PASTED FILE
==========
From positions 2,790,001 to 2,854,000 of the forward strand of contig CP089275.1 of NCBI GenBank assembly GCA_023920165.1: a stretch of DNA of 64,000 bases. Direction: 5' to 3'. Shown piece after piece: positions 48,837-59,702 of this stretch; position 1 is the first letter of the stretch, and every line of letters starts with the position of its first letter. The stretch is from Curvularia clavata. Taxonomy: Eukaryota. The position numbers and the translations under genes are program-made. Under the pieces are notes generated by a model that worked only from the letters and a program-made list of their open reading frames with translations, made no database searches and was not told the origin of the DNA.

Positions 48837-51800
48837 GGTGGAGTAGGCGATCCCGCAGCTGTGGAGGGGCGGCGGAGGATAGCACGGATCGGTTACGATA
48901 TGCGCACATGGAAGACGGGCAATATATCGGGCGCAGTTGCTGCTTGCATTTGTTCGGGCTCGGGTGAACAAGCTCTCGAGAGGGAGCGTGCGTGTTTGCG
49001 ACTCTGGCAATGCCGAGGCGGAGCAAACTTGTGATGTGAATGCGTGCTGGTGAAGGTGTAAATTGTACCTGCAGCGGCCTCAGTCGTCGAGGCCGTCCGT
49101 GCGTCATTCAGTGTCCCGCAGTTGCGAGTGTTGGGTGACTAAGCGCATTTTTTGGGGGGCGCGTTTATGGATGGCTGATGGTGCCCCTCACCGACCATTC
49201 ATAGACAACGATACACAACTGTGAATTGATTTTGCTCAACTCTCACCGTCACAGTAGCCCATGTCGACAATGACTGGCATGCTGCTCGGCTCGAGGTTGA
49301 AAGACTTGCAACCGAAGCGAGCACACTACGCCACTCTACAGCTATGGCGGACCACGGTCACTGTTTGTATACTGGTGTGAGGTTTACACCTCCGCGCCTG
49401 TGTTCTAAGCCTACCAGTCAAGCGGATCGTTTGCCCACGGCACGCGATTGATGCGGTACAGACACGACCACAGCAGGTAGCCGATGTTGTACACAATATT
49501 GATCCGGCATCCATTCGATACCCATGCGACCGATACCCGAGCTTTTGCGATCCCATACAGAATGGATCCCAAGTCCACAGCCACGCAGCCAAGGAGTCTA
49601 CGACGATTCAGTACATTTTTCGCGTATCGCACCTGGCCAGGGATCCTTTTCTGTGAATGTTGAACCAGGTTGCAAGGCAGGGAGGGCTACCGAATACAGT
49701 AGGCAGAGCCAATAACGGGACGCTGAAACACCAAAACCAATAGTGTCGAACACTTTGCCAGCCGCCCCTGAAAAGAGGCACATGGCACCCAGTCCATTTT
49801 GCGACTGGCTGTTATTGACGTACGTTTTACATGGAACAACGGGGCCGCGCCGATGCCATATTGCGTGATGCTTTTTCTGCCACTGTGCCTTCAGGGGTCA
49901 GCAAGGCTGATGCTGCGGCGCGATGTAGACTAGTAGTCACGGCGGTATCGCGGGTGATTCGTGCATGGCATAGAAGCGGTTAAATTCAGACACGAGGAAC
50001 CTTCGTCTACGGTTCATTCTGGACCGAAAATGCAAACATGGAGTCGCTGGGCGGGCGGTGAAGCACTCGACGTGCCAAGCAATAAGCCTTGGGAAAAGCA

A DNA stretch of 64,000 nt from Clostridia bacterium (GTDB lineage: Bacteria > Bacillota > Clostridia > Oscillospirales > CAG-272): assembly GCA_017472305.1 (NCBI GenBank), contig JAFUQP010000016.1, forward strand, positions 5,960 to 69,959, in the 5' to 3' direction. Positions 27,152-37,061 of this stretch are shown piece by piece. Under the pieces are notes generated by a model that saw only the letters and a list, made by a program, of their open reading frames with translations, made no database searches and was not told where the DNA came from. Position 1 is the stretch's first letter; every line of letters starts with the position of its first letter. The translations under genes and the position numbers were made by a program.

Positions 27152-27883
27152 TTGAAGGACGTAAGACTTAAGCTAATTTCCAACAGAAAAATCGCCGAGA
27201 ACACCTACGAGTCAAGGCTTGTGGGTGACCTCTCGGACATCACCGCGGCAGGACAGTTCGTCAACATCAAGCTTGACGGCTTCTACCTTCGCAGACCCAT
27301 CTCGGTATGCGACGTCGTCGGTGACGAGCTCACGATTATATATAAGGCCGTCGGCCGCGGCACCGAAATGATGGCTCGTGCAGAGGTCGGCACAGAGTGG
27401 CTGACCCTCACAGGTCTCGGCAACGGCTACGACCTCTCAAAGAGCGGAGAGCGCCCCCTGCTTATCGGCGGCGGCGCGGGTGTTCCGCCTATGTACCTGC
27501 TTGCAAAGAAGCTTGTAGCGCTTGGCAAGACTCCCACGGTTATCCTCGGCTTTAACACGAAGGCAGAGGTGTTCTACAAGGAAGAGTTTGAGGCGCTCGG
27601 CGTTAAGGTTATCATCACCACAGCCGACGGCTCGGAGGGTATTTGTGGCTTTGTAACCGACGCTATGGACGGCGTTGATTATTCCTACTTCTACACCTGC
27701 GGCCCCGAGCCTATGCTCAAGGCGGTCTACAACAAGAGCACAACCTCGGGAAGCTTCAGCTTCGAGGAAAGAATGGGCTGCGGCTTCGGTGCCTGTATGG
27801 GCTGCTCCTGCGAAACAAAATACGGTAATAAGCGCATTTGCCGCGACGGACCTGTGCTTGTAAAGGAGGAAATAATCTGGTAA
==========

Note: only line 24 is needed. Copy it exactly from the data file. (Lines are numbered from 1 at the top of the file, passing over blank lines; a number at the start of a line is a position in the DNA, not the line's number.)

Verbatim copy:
27701 GGCCCCGAGCCTATGCTCAAGGCGGTCTACAACAAGAGCACAACCTCGGGAAGCTTCAGCTTCGAGGAAAGAATGGGCTGCGGCTTCGGTGCCTGTATGG